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An American woman died in the crossfire of an apparent drug deal gone bad at a popular Mexican beach resort in the municipality of Tulum.
The Quintana Roo State Attorney General’s Office opened an investigation into the Feb. 9 incident which saw the death of an alleged drug dealer from Belize and an American woman, later identified as 44-year-old Los Angeles native Niko Honarbakhsh, according to ABC News.
The dead man had cocaine and “transparent bags with red and orange pills” as well as bags with “brown granulated powder” in his possession when he was killed, leading the prosecutor’s office to determine that he was likely a drug dealer and part of a gang.
Local reports tried to connect the pair and indicated they were involved in a relationship, but the prosecutor’s office dismissed these reports as inaccurate, according to a statement.
An American woman was killed in a shootout in the Mexican resort area of Tulum on Feb. 9, 2024. (Daniel Gastaldi/picture alliance via Getty Images)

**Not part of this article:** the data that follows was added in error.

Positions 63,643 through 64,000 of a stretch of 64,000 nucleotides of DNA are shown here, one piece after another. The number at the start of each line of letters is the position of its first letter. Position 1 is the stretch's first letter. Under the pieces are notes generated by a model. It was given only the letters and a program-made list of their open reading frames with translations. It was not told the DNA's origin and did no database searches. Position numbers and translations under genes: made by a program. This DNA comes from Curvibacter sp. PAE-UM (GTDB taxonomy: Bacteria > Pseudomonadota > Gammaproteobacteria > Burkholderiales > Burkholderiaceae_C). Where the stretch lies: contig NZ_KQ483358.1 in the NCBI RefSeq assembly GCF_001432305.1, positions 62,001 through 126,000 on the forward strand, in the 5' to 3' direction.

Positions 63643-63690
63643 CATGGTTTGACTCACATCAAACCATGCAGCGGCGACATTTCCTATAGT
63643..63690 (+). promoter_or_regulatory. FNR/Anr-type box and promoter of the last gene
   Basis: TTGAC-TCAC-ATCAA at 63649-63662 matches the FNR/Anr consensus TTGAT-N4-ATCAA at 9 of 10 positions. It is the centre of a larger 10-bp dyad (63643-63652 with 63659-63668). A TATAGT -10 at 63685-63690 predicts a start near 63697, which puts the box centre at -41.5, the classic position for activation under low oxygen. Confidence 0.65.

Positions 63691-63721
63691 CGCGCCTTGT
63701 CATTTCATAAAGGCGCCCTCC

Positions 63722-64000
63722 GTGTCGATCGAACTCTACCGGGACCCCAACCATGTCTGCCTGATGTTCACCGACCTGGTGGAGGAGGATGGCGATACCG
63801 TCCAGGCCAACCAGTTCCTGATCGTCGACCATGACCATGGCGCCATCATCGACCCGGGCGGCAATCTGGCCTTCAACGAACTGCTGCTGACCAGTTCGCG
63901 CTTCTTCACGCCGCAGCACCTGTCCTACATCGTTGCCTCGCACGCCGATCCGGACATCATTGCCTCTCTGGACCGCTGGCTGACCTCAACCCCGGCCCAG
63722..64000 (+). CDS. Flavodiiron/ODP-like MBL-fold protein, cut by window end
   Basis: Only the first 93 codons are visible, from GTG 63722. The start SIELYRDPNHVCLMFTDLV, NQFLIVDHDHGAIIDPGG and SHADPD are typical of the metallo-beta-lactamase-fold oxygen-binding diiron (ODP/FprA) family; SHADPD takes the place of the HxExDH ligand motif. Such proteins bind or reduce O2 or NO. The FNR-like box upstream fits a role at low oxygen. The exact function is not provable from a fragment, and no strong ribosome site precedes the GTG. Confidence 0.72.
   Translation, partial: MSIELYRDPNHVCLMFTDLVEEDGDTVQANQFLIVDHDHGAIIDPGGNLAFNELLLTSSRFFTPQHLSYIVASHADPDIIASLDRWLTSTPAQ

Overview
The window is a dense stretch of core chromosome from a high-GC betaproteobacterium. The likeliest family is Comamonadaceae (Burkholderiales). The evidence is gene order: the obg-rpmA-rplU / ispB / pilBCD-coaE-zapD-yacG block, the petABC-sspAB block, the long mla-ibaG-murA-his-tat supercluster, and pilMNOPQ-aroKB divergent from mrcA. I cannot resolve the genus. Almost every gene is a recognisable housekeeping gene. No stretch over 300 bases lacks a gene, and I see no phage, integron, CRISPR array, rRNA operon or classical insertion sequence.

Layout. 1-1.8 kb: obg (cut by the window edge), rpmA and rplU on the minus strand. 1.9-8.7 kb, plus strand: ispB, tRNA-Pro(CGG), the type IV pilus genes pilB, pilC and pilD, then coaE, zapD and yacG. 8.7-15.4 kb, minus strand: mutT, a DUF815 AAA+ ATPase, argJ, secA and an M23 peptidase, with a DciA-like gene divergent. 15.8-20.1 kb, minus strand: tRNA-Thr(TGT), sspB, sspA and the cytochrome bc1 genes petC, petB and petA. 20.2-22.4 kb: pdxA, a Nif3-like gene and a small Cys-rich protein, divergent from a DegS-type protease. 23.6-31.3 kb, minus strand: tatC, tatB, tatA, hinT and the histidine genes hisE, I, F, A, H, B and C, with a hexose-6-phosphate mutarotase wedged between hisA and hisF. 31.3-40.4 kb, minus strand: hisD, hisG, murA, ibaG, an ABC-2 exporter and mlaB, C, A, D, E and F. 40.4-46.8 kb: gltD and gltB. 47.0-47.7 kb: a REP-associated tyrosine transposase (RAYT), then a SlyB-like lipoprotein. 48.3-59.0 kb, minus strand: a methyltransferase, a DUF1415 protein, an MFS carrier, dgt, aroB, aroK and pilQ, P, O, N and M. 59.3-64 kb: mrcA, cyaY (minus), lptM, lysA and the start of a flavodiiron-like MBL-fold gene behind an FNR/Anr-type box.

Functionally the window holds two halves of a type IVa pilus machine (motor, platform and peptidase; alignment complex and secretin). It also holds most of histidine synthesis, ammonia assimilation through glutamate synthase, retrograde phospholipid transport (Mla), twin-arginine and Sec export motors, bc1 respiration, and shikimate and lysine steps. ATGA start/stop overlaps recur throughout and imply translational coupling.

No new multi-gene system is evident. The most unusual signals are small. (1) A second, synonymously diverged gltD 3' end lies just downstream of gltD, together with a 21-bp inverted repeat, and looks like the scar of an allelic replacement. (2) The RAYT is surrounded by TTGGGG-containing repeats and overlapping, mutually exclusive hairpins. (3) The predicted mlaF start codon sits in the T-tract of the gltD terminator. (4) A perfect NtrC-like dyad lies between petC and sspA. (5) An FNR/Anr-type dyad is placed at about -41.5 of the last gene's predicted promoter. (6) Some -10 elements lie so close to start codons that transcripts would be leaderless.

Prosecutors maintain that Honarbakhsh died as a result of a stray bullet. Both bodies will undergo autopsies as part of the investigation.
Prosecutors have identified suspects and have started pursuing leads to apprehend them. None of the suspects have been named.
A unit of the Mexican Army patrols the streets of Tulum, Quintana Roo state, Mexico on Jan. 31, 2023. Los Angeles native Niko Honarbakhsh, 44, was shot dead in Tulum on Feb. 9, 2024, according to ABC News. (David Gannon/AFP via Getty Images)
Other tourists in recent years have died in gang-related crossfire in Tulum. Two such tourists, which included a California travel blogger and a German, were killed in 2021 while eating in a restaurant after rival drug dealers started shooting each other.
Tulum is located south of Cancun and just a few hours north of the border with Belize, which also sits on the coast of the Caribbean Sea.
A front view during the inauguration of the Tulum International Airport on Dec. 1, 2023 in Tulum, Mexico, which is a popular resort area for Americans. (Medios y Media/Getty Images)
The U.S. last year issued “Do Not Travel” warnings for parts of Mexico ahead of the popular March spring break travel period, citing gang violence and noting that U.S. citizens have “become seriously ill or died in Mexico after using synthetic drugs or adulterated prescription pills.”
Cartel members kidnapped four Americans who traveled across the border seeking cosmetic surgery, but two of the Americans and an innocent Mexican bystander died during a shootout.
The U.S. State Department did not respond to a Fox News Digital request for comment by time of publication.
The Associated Press contributed to this report.